Figures released by Veda Advantage show that 18 – 27 year-olds,
otherwise known as “Gen Y” , were responsible for a third of all
defaults on credit obligations listed with Veda Advantage in 2006.
This trend is concerning because young Australians are just entering
their credit lifecycles then a disproportionate number are failing on
obligations shortly after the contracts are signed, according to Erica
Hughes, General Manager Information Services and Solution, at Veda
The study also revealed that “Gen Y’s” appetite for credit is
increasing. Of the record 3.7 million new credit cards applied for by
Australians in 2006, almost a third of these applications were from 18 –
27 year-olds. The number of credit card applications for this age group
grew 7.3 per cent in 2006 and personal loan enquiries were up almost 8
per cent from 2005.
Commenting on the findings, Ms. Hughes said: “Young Australians are
generally more comfortable with debt than previous generations. They are
enthusiastically using credit to underwrite their active lifestyle –
from their first mobile phone to an overseas holiday or a new car.
“This can open the door to opportunities, including entrepreneurship and
asset building from an early age. However as a generation that has not
experienced a major economic downturn and is more used to getting what
they want when they want it, it can be easy to brush off credit
obligations. This can prove costly for business and consumers when these
obligations aren’t met. This high rate of defaults illustrates the need
for Gen Y to have a greater understanding of the importance of managing
credit obligations,” she said.
Ms. Hughes suggests the following tips for young Australians to keep
their credit history clean:
– Pay future bills on time, or carefully consider your credit
– Contact the organisation you owe money to if you are having
trouble paying – many organisations are willing to set up a reasonable
payment extension system if you talk to them about your situation. It is
often the failure to respond to a bill or notify a business of your
intention to pay that causes them to proceed to default stage.
– Don’t make a credit application lightly – “shopping around” for
credit can reflect badly on your credit history because it can indicate
to a financial institution that you are potentially being rejected in
your other credit applications. This may lead them to treat you more
cautiously. Current legislation in place means we can’t show the
organisation running credit checks whether or not an application was
successful – all they can see are the number of applications.
– If you think you may have problems paying a mobile phone bill,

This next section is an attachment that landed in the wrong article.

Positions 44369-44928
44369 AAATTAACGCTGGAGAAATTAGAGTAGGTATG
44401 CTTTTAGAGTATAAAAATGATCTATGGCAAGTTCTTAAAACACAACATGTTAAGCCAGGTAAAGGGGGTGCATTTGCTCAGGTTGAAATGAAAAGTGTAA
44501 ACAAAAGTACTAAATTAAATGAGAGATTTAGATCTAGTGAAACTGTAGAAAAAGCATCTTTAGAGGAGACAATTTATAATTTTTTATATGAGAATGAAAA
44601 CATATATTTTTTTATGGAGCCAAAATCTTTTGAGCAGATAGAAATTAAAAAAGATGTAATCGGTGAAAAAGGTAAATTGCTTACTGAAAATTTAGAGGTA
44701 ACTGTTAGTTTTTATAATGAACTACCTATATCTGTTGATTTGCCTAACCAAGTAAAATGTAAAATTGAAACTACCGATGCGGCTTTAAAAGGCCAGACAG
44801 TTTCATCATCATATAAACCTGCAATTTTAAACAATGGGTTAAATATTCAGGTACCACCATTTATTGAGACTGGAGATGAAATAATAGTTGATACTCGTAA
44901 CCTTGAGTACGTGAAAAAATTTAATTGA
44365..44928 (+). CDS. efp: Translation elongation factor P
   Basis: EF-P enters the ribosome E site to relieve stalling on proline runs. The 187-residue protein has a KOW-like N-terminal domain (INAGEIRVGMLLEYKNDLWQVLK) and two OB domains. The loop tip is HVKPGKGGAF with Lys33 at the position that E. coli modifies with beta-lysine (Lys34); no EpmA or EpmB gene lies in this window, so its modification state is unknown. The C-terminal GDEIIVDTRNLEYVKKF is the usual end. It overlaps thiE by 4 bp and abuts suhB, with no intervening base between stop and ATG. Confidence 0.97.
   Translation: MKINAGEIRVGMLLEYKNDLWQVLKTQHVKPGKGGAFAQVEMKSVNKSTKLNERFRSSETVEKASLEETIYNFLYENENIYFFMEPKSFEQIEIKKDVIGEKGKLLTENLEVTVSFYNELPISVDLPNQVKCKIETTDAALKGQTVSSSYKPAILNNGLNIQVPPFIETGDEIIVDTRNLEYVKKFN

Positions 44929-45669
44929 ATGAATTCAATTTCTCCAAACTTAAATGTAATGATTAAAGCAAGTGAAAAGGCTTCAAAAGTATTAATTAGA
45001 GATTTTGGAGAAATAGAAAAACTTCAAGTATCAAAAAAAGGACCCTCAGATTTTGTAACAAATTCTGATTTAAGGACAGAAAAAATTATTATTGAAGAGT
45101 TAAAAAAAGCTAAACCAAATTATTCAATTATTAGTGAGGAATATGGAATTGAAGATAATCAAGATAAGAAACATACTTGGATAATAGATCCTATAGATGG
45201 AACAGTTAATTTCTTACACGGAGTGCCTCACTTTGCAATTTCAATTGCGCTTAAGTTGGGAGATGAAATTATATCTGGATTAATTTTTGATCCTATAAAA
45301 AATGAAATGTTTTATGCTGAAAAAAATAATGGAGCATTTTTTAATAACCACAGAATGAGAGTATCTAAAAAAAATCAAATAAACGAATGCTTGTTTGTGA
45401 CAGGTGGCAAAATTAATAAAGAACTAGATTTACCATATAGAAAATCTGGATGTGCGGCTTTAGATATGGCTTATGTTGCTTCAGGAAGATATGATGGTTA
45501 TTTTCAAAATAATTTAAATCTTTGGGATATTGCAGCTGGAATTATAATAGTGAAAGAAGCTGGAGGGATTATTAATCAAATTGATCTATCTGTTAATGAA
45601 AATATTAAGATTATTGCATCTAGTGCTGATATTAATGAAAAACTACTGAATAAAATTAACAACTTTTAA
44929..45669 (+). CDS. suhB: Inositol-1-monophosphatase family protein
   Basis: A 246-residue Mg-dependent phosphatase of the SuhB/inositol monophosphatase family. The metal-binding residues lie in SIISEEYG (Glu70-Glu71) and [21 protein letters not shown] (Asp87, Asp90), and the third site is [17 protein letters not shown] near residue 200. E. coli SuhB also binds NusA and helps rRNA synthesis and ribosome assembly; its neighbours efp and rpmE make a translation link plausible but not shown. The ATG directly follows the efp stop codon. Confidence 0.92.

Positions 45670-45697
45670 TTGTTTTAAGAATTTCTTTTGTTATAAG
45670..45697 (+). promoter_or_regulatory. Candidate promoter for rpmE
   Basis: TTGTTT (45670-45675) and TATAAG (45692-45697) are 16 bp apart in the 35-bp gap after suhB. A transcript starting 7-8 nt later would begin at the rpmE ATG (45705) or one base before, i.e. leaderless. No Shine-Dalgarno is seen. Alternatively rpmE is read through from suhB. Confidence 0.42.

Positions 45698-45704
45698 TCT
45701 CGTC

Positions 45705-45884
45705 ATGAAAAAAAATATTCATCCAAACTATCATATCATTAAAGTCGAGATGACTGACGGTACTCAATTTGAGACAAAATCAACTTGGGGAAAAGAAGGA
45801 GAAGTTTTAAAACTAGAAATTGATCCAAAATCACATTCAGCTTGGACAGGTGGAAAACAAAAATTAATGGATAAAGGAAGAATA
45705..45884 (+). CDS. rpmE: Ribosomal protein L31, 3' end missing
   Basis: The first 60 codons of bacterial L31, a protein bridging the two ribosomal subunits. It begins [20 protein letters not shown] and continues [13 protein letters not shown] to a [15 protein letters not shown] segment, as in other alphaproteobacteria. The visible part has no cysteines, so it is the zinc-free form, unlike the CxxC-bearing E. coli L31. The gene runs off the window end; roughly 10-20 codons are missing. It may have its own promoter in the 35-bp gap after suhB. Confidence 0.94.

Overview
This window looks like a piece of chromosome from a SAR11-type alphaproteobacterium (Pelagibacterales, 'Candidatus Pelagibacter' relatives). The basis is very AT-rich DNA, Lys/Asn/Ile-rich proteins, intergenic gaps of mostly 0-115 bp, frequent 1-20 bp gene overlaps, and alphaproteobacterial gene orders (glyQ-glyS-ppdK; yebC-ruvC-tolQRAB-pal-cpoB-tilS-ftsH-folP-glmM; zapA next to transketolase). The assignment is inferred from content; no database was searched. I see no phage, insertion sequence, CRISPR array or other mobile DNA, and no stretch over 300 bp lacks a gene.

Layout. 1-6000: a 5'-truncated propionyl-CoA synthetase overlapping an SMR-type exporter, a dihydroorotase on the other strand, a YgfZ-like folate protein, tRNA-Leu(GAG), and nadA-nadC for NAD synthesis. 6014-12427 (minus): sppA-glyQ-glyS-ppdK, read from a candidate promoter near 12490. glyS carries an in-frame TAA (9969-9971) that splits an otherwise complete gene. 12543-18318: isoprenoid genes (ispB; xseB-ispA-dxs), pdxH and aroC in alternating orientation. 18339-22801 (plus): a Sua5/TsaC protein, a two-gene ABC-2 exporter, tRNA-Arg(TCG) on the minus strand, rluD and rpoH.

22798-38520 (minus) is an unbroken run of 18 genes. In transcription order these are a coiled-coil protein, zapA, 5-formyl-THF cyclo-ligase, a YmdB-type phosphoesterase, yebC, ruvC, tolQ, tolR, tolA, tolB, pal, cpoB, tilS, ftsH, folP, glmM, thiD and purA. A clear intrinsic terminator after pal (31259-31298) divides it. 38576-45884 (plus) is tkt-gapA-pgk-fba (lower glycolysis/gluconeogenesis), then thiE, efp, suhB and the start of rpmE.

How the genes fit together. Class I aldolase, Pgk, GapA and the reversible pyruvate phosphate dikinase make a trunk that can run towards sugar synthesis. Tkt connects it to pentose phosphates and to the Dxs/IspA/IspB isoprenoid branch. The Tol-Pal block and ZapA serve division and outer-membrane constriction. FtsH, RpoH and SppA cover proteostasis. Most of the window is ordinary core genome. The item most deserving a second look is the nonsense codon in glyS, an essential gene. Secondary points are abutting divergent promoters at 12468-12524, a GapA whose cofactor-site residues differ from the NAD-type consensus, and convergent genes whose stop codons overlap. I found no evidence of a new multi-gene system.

you should investigate things like pre-paid services.
– When making an application for credit, write a monthly budget for
the forthcoming twelve months, including living expenses. This budget
should have capacity to pay more than the minimum amount necessary in
the terms of the credit contract.
– It’s important to keep your address and other details accurate
and up to date: If you have moved and haven’t notified one of your
credit providers about that then they may be sending your notices to the
wrong address. It’s the individuals’ responsibility to provide those
details to their financial institutions and suppliers etc.
– Do check your file – if you think something may be inaccurate,
let us know and we can help you sort it out. Your can check your credit
file and set up credit alerts by visiting www.mycreditfile.com.au
– Consider a credit alert system – so you are made aware of any
changes to your file. That allows you to save valuable time sorting out
anything that might be problematic such as a fraudulent use of your
– Don’t try to cheat the system when applying for credit – the
credit checks are in place for a reason – don’t over extend yourself in
the credit area, and don’t give false or misleading information in a
credit application, it may cause difficulties later on.
What young people may not realise is defaults are registered on a
person’s credit file early in their life – even for an overdue mobile
phone bill or credit card payment – the person may have difficulty in
the future when securing a loan for a car or a house, even when they are
earning a reasonable income,” Ms Hughes said.
A credit file is a set of information which relates to the credit
history of an individual. It is updated every time a person or
commercial entity applies for new credit. This information is one of the
factors that impacts on credit-worthiness. Banks, retailers and credit
providers use the data, along with the information provided to them, to
determine whether to lend you money or not.
About “Gen Y”
There is no consensus as to the exact range of birth years that
constitutes “Generation Y”, but for the purpose of this study we have
looked at 18 – 27 year-olds. The majority are children of the baby
boomers and as often referred to as the “echo boom”, because of the
large number of births that began in the late 1970s. In Western
cultures, this generation has been brought up in the age of personal
computers and electronic gadgets. Internet resources such as Google and
Myspace, along with iPods and intense multi-tasking have all defined the
characteristics of “Gen Y”.
About Veda Advantage – www.vedaadvantage.com (ASX:VEA)
The data used in the study is sourced from Veda Advantage’s Australian
consumer credit bureau information. Veda Advantage facilitates credit
reference checks for Australia’s major banks and lenders and underpins
the ability of consumers to exercise choice in relation to consumer
credit products. The vast bulk of applications for consumer credit in
Australia are checked against the 14 million personal credit history
files held by Veda Advantage.